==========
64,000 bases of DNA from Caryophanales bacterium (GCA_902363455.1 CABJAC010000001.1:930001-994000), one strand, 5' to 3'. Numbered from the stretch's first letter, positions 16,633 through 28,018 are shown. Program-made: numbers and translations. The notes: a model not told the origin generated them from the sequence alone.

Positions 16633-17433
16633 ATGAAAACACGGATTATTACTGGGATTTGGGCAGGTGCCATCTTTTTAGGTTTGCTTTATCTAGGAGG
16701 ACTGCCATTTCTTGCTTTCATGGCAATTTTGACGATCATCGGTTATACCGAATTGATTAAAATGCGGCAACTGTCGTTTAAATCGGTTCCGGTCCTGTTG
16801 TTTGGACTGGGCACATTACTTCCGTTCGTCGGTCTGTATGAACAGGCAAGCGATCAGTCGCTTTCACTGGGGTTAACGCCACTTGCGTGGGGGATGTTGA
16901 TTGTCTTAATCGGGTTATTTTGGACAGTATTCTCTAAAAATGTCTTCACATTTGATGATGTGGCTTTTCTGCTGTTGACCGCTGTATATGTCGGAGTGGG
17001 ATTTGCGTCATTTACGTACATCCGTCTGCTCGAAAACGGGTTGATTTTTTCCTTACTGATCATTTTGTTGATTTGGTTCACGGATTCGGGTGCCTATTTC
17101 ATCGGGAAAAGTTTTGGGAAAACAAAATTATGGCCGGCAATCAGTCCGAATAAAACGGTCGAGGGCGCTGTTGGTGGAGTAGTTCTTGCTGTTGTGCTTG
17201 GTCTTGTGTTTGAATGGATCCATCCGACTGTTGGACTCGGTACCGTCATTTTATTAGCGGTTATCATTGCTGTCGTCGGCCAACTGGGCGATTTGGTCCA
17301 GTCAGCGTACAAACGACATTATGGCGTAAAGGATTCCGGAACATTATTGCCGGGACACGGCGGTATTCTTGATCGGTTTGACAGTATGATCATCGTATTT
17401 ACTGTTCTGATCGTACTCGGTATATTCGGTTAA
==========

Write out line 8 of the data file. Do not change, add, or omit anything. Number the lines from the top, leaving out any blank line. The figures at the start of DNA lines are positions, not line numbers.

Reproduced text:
17101 ATCGGGAAAAGTTTTGGGAAAACAAAATTATGGCCGGCAATCAGTCCGAATAAAACGGTCGAGGGCGCTGTTGGTGGAGTAGTTCTTGCTGTTGTGCTTG